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As early as 2005, when Bezos was unveiling plans to residents in Texas where Blue Origin would set up its bases, he spoke of “space colonisation”, a surprise to many present. Later in 2016, shortly after SpaceShip Two was unveiled, Musk would finally reveal plans to go to Mars during a speech at the International Astronautical Congress, laying out how he planned to set up a cargo line to eventually make human settlement possible on Mars.  

Forget suborbital tourism, Musk would put a price tag on Mars, telling the BBC, “Land on Mars, a round-trip ticket–half a million dollars. It can be done”.  This was no surprise either. Steve Davis, a SpaceX engineer recalled of Musk’s earliest memos, where he simply asked, “How much propellant do we need to get to Mars”. The ambitions for both had always been clear.  As both companies set their sights far beyond, Bezos would have the last jibe here, following Musk’s announcements, noting that “space is really easy to overhype…”. But if SpaceX were leading, Bezos was content to be the tortoise and wait for his moment. If the meaning of his comment was lost on anyone, it couldn’t be missed when the name of Blue Origin’s next rocket was unveiled. New Armstrong.  

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Here, Now and There

While the rivalry has been the new space race's most prominent storyline, Bezos and Musk have pushed the frontiers through their companies.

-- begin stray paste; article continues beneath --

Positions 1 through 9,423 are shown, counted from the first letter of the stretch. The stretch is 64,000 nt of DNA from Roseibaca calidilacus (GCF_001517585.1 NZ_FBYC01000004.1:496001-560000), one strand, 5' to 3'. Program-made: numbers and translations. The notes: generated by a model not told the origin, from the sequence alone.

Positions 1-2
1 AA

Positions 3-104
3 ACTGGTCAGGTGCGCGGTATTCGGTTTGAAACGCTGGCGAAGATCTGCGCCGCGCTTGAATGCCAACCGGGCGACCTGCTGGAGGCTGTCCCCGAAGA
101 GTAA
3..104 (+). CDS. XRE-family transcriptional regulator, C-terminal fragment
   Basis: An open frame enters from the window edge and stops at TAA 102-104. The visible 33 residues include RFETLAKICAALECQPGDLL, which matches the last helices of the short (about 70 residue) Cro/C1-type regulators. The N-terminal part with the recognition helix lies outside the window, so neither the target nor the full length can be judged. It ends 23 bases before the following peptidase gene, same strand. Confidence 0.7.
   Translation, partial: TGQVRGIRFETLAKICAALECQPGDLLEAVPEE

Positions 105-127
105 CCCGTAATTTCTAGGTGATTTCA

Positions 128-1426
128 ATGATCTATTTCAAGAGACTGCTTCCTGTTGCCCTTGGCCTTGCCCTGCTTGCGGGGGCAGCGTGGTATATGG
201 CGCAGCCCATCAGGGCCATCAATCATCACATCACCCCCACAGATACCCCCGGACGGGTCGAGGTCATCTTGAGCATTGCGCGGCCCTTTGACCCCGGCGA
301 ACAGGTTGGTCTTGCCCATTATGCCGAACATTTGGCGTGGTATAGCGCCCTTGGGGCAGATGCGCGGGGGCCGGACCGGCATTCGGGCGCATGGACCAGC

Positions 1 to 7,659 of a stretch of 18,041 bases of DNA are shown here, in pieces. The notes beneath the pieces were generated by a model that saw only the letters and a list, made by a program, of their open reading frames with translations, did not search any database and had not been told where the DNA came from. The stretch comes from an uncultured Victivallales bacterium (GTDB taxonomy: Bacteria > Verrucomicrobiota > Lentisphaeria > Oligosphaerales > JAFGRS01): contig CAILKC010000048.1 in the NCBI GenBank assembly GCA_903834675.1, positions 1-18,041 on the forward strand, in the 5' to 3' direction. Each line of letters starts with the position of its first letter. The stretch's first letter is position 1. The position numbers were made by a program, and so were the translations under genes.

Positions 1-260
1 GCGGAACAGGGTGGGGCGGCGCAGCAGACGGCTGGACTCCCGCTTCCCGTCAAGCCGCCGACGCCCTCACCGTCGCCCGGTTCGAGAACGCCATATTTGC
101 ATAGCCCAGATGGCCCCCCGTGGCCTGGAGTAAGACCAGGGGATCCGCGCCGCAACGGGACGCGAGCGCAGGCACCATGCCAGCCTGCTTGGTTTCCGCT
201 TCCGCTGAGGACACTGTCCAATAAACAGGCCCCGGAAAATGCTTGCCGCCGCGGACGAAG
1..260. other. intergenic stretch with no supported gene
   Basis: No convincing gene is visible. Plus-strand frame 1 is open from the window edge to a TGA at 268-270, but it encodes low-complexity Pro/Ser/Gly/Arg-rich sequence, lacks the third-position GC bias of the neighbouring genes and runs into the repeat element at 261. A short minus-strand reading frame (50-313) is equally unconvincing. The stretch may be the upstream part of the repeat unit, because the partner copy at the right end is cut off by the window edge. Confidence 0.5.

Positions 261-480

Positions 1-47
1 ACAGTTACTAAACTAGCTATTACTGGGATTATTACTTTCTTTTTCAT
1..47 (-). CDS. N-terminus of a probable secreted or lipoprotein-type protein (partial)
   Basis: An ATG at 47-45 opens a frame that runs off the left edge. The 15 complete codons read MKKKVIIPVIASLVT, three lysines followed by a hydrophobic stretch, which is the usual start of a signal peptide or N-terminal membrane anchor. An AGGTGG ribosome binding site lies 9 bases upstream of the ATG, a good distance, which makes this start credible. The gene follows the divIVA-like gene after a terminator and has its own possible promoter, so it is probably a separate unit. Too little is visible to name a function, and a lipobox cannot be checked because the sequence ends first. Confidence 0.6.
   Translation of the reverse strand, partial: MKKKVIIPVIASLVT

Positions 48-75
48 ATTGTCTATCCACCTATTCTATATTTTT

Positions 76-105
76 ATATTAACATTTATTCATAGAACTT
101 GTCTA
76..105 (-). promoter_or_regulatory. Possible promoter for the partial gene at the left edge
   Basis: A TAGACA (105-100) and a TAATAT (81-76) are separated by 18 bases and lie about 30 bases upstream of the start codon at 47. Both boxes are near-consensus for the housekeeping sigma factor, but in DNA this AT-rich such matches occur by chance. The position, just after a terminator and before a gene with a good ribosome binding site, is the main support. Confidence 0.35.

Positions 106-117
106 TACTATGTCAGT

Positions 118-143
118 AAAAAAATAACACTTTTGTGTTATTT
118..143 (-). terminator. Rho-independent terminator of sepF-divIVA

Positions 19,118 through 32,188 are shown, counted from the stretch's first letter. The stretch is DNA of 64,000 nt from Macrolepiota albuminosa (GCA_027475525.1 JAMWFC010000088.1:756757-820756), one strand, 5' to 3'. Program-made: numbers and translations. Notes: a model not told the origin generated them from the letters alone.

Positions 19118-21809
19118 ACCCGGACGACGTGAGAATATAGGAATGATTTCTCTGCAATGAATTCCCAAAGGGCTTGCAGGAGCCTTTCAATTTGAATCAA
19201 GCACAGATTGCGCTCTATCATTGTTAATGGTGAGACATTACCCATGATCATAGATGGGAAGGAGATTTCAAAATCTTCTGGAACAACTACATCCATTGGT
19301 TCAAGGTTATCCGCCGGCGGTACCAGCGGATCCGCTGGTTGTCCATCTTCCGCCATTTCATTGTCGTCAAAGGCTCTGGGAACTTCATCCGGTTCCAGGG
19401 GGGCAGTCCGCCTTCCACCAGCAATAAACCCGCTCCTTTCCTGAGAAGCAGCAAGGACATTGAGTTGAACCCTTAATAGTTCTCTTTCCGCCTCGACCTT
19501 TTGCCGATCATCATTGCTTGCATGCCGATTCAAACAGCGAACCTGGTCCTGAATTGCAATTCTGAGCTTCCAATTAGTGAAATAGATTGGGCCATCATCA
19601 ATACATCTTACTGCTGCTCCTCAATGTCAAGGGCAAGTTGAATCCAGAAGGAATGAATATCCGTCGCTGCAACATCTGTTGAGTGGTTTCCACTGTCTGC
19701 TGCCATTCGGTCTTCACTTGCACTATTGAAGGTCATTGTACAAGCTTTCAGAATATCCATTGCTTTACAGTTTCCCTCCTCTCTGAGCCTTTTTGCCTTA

They have made reusable rocket technology a thing of the present, helping cut down costs, and reduce the overall cost of space travel, opening the door for larger possibilities of exploration, and improving safety, making it practicality that man could now safely venture into space and return. In 2015, Blue Origin’s New Shepard rocket became the first to land vertically after reaching space, thus relegating images of crash landings and horrific accidents to the past.

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In addition to landing significant contracts with NASA and other governmental agencies, the two have reduced American dependence on Russian rocketry, and paved the path for further lunar exploration, resurrecting lunar ambitions. SpaceX announced in 2018, that it had signed the first private passenger, Japanese billionaire Yusaku Maezawa to fly around the Moon aboard SpaceX's spacecraft.

NASA’s decision to resurrect Moon missions is thanks to the vast advancements made by these private players. Blue Origin, alongside Lockheed Martin and Northrop Grumman, landed a NASA contract in 2020 to develop human lunar landing systems for the next planned moon missions, the Artemis program. An interesting aside here, the first Artemis astronaut planned to be sent back to the Moon is Dr Jonny Kim, a Harvard-educated doctor, decorated former US Navy SEAL, and now an Astronaut.

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Their aims aren’t just limited to the frontiers of space, and beyond. For example, more tangibly, on Earth, SpaceX’s Starling is a satellite constellation project aimed at providing global broadband internet coverage which involves the deployment of thousands of small, low Earth orbit (LEO) satellites that work together to create a network capable of delivering high-speed internet to even the most remote areas.

So, while it is easy to get lost in the vitriolic and often public spats between the two eccentric billionaires, and their Twitter exchanges, and dismiss their far-off projects of Mars colonisation as detached from reality, the fantasies of billionaires, are not the whole narrative.  SpaceX has transcended corporate America in the way that NASA had once transcended government bureaucracy, became an institution of inspiration and embodies the limitless possibilities available to us. SpaceX leads through Musk’s daring, and its willingness to fail and keep failing till they get it right. Blue Origin are quieter, and more methodical, preferring to stay in the background, but they are not far behind. If SpaceX is the hare, Blue Origin are content to play the tortoise in this space race